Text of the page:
Global warming and global dioxide emission and concentration:
a Granger causality analysis

http://isi-eh.usc.es/trabajos/122_41_fullpaper.pdf


32 posted on 10/31/2003 11:01:39 AM PST by ancient_geezer
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To: cogitator

By the way, at what year exactly is the Vostok ice core temperature record considered to end?

149 years prior to 2000, so the temperature chart provided above from Muller's site includes additional studies all using 1950 temp as the relative baseline. Muller also includes current measured temperatures up around '95 in his chart set to complete the record.(may need to hit leftclick->show picture to see the graphics)

But then we can always fill in the last 140 years with direct surface temperature deviations so VOSTOK is hardly required at that point they merely need to be adjusted to the relative 1950 base line he uses:

 

Graph of solar activity versus climate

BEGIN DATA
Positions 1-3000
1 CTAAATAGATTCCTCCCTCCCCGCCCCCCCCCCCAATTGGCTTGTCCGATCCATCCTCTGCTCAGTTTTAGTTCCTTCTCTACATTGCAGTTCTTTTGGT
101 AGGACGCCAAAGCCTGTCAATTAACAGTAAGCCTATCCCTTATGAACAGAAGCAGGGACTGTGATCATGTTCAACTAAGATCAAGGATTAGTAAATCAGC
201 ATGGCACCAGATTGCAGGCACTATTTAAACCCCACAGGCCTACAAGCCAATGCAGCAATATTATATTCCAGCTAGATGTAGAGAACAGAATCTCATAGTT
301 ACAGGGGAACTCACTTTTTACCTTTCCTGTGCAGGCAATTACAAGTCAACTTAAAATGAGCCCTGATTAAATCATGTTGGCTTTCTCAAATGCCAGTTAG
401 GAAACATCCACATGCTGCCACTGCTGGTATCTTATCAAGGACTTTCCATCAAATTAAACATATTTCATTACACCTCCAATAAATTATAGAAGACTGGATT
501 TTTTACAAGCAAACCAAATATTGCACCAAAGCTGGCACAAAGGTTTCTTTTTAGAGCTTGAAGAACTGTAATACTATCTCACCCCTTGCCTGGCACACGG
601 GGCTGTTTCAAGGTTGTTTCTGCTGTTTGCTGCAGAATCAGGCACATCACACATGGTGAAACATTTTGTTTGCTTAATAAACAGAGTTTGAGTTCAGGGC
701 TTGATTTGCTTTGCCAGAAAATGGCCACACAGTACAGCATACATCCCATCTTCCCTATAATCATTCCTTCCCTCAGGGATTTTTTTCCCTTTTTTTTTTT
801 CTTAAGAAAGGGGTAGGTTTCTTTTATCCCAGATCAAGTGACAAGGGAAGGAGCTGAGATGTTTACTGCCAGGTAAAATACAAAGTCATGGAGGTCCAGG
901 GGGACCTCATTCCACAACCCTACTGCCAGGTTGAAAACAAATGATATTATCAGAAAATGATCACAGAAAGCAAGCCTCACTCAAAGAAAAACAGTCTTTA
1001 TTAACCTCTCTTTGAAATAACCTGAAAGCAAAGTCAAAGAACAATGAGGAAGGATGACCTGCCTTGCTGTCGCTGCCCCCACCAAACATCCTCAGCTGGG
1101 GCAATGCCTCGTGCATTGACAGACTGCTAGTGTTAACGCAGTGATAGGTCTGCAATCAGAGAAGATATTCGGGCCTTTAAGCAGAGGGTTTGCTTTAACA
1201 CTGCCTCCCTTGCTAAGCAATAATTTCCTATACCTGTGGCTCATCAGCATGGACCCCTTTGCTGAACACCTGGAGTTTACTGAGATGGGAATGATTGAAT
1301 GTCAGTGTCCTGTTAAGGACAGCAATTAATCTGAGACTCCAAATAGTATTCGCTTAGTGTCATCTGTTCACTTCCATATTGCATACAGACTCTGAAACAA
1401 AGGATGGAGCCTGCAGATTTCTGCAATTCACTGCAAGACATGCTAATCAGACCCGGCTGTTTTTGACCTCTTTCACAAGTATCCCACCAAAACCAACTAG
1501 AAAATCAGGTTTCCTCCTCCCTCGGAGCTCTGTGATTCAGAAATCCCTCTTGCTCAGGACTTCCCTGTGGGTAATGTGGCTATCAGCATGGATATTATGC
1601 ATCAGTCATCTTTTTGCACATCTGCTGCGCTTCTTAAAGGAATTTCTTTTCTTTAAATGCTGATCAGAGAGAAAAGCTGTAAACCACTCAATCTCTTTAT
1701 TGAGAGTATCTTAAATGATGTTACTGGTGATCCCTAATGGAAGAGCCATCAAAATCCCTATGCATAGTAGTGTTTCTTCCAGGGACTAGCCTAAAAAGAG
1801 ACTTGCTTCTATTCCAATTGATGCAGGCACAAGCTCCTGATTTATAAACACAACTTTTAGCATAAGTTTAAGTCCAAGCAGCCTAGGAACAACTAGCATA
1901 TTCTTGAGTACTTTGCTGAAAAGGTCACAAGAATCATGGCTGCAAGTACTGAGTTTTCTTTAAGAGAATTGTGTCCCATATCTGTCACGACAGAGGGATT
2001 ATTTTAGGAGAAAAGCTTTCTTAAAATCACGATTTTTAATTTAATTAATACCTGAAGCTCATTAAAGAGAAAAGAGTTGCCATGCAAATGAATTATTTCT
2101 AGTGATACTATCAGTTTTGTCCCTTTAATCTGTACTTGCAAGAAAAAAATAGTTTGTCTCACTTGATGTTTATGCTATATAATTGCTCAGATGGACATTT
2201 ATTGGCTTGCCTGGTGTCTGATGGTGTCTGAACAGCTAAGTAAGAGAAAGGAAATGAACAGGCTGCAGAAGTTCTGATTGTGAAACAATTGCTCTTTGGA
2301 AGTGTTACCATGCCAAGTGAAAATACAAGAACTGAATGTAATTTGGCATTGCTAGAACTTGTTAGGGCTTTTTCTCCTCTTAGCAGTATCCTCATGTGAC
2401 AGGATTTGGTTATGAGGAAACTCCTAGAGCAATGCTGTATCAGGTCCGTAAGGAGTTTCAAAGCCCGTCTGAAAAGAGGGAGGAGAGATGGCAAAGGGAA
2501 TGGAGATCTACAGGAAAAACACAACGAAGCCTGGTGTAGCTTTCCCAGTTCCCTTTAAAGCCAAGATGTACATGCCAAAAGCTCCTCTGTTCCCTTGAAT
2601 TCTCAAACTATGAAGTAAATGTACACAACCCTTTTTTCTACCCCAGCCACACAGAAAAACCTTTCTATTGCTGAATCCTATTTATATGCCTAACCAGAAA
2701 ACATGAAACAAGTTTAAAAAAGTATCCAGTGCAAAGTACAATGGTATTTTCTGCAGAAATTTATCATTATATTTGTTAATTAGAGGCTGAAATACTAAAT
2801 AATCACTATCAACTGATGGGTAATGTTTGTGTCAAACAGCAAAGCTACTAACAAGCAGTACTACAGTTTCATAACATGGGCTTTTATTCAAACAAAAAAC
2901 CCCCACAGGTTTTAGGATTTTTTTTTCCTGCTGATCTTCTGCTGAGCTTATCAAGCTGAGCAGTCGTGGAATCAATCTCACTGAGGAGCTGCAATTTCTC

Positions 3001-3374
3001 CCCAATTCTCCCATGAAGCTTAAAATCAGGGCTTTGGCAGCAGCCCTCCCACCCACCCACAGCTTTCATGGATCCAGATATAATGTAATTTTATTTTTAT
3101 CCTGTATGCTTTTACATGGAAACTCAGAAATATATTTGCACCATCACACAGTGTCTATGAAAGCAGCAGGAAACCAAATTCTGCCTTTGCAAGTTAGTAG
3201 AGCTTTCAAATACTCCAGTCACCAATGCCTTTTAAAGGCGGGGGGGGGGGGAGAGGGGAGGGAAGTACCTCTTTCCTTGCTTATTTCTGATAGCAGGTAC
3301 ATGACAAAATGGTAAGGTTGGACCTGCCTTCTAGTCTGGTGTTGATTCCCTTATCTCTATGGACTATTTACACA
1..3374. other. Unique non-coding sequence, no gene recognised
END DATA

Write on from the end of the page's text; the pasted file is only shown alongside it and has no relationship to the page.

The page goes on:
From Friis-Christensen, E., and K. Lassen, "Length of the solar cycle: An indicator of solar activity closely associated with climate," Science, 254, 698-700, 1991.

33 posted on 10/31/2003 11:38:30 AM PST by ancient_geezer
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To: ancient_geezer
What's the source of the temperature data in that graph?

And do you see why the graph you posted doesn't allow a direct comparison to the graph of several temperature reconstruction histories that I posted, because it doesn't show the warming since the mid-1800s (which is 0.6-0.8 C in the surface instrumental record)?

And have you read this?

On the length of the solar cycle and Earth's climate (PDF document)

I have to leave it at that for today, as I have to get out into the twilight early with three sugar-craving toddlers.

34 posted on 10/31/2003 12:11:43 PM PST by cogitator
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To: cogitator
So, if I'm reading this right, the plotted (air?) temperature is flucating rapidly (and strongly!) recently, but WITH A TREND CENTERED ON 0.0 CHANGE; but the CO2 readings are simply and slowly rising.